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ORIGINAL ARTICLE Table of Contents   
Year : 2014  |  Volume : 11  |  Issue : 2  |  Page : 119-123
Late-presenting congenital diaphragmatic hernia

1 Department of Paediatric and Neonatal Surgery, SKIMS, Srinagar, Jammu and Kashmir, India
2 Department of Radiodiagnosis, SKIMS, Srinagar, Jammu and Kashmir, India

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Date of Web Publication20-May-2014


Background: This study was undertaken to highlight the clinical profile, misdiagnosis, surgical treatment,and prognosis of late-presenting congenital diaphragmatic hernia (CDH) cases in a tertiary level hospital. Patients and Methods: This retrospective study included all the babies and children >1 month of age with CDH who were admitted in our Hospital (Sher-i-Kashmir Institute of Medical Sciences, Srinagar, Kashmir, India) during the period between January 2008 and December 2013. Babies with age <1 month were excluded from the study. Data regarding clinical profile, operative records, and follow-up was reviewed and analysed statistically. Results: A total of 20 patients were included in this study. The clinical picture ranged from respiratory distress (13 patients) to non-specific gastrointestinal complaints (5 patients). In two patients, CDH was misdiagnosed as pneumothorax and had got chest tube inserted in other hospitals before referral to this tertiary care centre. In 14 patients chest, X-ray revealed the diagnosis of CDH and in remaining five patients (including the two patients with misdiagnosis) further investigations were undertaken to establish the diagnosis. Age ranged from 45 days to 17 years with an average age of 58.9 months. There were 12 male and 8 female patients. In all the 20 patients, surgical procedures were undertaken with the retrieval of herniated contents from the thoracic cavity and repair of the diaphragmatic defect. There was no mortality in our series. All the 20 patients were followed-up for a period ranging from 6 months to 5 years (median 3.1 years). Conclusions: Late-presenting CDH can have diverse clinical presentation. Late diagnosis and misdiagnosis can result in significant morbidity and potential mortality if these cases are not managed properly at an appropriate stage. Outcome is favourable if these patients are expeditiously identified and surgically repaired.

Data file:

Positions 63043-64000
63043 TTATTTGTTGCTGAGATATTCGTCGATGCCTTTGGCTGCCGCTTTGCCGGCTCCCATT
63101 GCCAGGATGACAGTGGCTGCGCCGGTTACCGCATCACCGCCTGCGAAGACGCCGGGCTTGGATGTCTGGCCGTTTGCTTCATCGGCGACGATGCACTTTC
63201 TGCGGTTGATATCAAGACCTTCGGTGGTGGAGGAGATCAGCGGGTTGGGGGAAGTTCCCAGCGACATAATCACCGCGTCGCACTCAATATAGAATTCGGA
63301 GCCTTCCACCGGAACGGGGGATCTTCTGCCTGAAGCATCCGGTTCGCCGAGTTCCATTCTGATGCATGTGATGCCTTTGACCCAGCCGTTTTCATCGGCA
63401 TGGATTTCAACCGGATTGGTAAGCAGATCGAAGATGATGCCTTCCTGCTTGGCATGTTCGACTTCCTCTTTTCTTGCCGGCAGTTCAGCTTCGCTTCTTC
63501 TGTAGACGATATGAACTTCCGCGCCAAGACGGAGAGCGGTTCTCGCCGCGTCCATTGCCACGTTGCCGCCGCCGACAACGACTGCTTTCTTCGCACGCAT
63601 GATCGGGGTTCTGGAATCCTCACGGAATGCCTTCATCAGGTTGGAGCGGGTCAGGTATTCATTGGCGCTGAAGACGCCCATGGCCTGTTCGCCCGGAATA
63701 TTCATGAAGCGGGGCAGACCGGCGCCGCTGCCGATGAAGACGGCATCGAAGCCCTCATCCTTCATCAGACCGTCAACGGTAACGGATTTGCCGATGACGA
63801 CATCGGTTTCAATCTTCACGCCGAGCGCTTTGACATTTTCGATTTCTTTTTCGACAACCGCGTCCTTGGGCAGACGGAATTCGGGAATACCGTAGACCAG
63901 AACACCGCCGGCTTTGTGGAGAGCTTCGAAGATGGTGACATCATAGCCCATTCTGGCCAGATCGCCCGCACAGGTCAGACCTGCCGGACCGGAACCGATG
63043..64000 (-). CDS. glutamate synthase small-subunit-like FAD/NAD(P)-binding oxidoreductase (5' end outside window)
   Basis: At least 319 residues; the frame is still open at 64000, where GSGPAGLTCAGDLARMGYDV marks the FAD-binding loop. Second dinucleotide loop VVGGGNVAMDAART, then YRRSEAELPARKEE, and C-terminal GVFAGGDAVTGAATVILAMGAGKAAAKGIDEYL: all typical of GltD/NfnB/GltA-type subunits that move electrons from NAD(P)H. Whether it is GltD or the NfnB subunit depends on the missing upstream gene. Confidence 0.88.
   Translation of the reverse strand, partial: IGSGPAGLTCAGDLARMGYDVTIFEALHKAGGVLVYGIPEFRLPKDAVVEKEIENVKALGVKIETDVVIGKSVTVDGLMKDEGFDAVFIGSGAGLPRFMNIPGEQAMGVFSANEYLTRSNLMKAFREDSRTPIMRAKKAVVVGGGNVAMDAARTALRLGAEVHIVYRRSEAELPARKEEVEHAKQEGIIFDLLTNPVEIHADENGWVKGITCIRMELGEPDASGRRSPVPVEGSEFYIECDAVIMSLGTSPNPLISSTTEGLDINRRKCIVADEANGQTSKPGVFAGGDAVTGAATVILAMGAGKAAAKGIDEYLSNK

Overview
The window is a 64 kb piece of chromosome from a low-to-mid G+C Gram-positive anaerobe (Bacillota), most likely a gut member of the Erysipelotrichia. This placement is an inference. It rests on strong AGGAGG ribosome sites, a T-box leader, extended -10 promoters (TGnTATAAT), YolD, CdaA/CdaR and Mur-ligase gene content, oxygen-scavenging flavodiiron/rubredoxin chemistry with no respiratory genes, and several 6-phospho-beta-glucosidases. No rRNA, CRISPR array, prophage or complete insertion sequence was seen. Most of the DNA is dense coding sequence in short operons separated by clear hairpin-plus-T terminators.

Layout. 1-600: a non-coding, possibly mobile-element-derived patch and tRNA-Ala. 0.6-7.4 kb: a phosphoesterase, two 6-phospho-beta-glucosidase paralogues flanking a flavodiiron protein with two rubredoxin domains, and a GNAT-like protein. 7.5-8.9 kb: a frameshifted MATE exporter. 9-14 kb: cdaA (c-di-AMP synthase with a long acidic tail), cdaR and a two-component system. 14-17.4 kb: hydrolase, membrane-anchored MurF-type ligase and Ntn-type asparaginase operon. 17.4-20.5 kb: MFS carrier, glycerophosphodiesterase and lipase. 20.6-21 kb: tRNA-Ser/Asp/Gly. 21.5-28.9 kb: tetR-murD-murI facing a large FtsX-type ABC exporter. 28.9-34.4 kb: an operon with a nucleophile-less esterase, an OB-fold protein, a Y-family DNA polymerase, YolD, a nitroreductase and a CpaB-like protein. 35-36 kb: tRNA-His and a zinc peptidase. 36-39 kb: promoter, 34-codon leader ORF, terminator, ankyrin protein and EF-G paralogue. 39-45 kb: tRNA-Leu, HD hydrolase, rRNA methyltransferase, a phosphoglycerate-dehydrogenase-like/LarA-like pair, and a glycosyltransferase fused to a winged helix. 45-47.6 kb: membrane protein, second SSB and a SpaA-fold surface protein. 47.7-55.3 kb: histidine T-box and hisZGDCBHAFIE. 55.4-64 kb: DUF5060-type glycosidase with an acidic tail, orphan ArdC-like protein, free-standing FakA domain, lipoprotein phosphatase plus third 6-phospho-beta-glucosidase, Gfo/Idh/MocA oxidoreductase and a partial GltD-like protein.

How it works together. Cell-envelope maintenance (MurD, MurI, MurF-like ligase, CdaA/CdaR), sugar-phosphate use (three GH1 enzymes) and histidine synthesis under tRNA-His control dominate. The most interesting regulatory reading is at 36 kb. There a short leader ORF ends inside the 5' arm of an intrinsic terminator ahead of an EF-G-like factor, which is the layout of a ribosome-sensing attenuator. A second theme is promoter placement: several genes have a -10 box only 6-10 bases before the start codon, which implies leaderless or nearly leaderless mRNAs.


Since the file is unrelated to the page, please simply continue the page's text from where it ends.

Keywords: Congenital diaphragmatic hernia, late presentation, misdiagnosis

How to cite this article:
Hamid R, Baba AA, Shera AH, Wani SA, Altaf T, Kant M. Late-presenting congenital diaphragmatic hernia. Afr J Paediatr Surg 2014;11:119-23

How to cite this URL:
Hamid R, Baba AA, Shera AH, Wani SA, Altaf T, Kant M. Late-presenting congenital diaphragmatic hernia. Afr J Paediatr Surg [serial online] 2014 [cited 2021 Nov 27];11:119-23. Available from:

   Introduction Top

Late-presenting congenital diaphragmatic hernia (CDH) is much less common and the majority of cases present with nonspecific respiratory and gastrointestinal (GI) symptoms in childhood or early adult life. Presentation beyond the neonatal period varies greatly leading to clinical and radiological misdiagnosis. The prognosis of late-presenting CDH is usually favourable than the CDH presenting in the neonatal period. [1] This study aims to characterize the clinical profile, surgical treatment and prognosis of late-presenting CDH by retrospective review of our experience.

   Patients and Methods Top

This study was a retrospective study between January 2008 and December 2013 in a single institution. Records of patients of CDH beyond 1 month to <17 years of age were reviewed retrospectively. Data entered included age, gender, clinical features, radiological findings, and presence of associated anomalies. Furthermore, the operative procedures performed, operative findings, outcome of treatment, and follow-up were recorded in detail.

   Results Top